“The Diocese of Springfield released its findings after allegations of inappropriate behavior with minors by a co-founder of New Spirit Inc. According to Springfield Diocese spokesperson Mark Dupont, in July of 2021 the Diocese of Springfield first learned about a 2018 complaint against Barry Kingston alleging he engaged in inappropriate behavior with minors at New Spirit Inc.’s summer camp weeks at Camp Holy Cross in 2007.” By Ashley Shook, WWLP-TV22 News

Lawsuit: Haverhill priest sexually abused girl in 1990s, 2000s
“An unnamed 28-year-old woman is suing two former Boston Archdiocesan Auxiliary bishops, claiming they neglected to supervise one of All Saints Roman Catholic Church’s now-defrocked priests — the Rev. Kelvin Iguabita-Rodriguez — and allowed him to sexually abuse her for years. The complaint was formally filed last month by Boston attorney Mitchell Garabedian, who represents the woman who claims she was sexually abused by Iguabita-Rodriguez when she was between 5 and 7 years old.” By Angelina Berube, Lawrence Eagle-Tribune

The Worcester Diocese sex abuse investigation into Billy Riley has taken three months. Advocates want Boston involved
“William ‘Billy’ Riley, the director of the St. John’s Food for the Poor program, has been on paid administrative leave for nearly three months following claims of sexual abuse and a survivors’ group is calling on the Archdiocese of Boston to get involved. Living in Freedom Together (LIFT), a nonprofit founded by survivors working to end the sex trade, sent a communication to the Archdiocese of Boston about how the Diocese of Worcester is handling the investigation, according to Terrence Donilon, a spokesperson for the archdiocese.” By Kiernan Dunlop, MassLive.com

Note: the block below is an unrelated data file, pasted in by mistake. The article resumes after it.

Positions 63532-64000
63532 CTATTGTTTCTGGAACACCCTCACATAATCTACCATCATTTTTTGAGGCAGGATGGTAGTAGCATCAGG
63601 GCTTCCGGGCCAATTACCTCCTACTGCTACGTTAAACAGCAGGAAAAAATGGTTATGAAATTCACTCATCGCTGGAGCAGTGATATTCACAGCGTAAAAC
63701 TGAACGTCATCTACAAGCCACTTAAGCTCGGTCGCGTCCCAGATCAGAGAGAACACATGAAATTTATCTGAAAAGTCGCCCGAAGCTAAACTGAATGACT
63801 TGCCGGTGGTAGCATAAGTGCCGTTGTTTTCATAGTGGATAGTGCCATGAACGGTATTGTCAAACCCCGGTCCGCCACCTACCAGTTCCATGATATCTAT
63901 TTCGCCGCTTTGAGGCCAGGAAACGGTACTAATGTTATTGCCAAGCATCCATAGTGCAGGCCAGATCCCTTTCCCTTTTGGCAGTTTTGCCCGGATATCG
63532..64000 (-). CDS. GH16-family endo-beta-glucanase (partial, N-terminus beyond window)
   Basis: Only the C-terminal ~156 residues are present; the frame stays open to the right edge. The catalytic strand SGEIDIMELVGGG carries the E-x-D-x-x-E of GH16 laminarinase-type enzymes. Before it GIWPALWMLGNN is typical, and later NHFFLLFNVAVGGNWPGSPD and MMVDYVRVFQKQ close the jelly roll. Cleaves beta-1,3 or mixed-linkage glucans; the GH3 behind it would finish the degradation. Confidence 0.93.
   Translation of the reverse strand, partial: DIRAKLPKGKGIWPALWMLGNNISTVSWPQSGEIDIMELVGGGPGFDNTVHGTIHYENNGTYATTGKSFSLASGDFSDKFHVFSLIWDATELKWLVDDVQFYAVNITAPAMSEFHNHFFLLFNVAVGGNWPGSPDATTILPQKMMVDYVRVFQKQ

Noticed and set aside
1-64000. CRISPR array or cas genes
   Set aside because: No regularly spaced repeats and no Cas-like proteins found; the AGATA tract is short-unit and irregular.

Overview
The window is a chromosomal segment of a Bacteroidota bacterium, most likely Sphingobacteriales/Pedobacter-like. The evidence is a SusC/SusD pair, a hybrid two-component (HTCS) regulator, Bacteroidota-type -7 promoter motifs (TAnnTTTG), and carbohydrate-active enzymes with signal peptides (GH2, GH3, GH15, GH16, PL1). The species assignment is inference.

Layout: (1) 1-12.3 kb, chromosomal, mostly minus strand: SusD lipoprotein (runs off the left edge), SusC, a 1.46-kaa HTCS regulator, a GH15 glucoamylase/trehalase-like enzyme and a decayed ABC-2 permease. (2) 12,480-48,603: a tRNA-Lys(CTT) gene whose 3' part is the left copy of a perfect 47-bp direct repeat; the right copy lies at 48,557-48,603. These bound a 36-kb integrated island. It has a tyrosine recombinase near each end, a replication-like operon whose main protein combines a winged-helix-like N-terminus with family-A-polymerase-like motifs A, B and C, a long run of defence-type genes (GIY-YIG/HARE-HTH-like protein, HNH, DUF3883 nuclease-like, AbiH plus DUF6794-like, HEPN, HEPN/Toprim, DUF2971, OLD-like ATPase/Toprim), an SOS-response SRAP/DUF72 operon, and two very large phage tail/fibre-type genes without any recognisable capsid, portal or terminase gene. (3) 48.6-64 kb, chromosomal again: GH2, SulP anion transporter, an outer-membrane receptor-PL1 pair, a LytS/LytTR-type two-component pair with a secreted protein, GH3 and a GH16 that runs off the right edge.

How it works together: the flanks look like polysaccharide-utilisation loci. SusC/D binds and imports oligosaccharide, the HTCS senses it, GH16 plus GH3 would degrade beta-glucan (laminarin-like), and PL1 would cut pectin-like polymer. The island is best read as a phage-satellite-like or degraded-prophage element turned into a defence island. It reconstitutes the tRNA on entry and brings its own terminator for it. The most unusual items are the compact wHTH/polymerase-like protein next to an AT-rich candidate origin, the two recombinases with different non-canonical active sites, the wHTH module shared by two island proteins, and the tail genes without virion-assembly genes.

News 4 Investigation into priests accused of child sex abuse leads to new police inquiry
“A recent News 4 Investigation into a Jefferson County center where Catholic priests and clergy accused of sexually abusing children are living under the radar has led to a new police inquiry. The center is located in Dittmer, Missouri. It’s called the Vianney Renewal Center and is run by the Servants of the Paraclete, a Catholic religious order founded in 1947. The Servants of the Paraclete’s website claims to “provide care for priests and brothers in need.” Nothing mentions sexual abuse.” By Susan El Khoury, KMOV-TV4 News


‘I want accountability’: Father Drew sex abuse survivor says he’s not done with Archdiocese of Cincinnati
“A Greater Cincinnati man who was repeatedly raped as a young altar boy by the music minister at his private Catholic grade school before he became a priest has achieved what many sex abuse victims are still hoping for: some closure when his abuser was convicted. Now, after decades of struggling to deal with being sexually assaulted between the ages of 8 and 10, Paul Neyer is a married father with four children who says he wants to use his experience to try to help other victims. He took his first big step toward that Tuesday (Jun. 7) by going before an Ohio Senate committee, urging lawmakers to reform the state’s child sex abuse laws to extend the statute of limitation for victims to seek the justice he says they deserve.” By WXIX-TV19 News


Report: $78 million paid to sex abuse victims in Philadelphia Archdiocese
“The Archdiocese of Philadelphia has paid close to $78.5 million of a total of more than $81 million awarded to 438 victims of sexual abuse by archdiocesan clergy under the Independent Reconciliation and Reparations Program, which released its final report June 2. The program was begun by the archdiocese three and a half years ago as a way of offering monetary compensation to victims of past abuse but which would be run independent of archdiocesan influence.” By Matthew Gambino, Our Sunday Visitor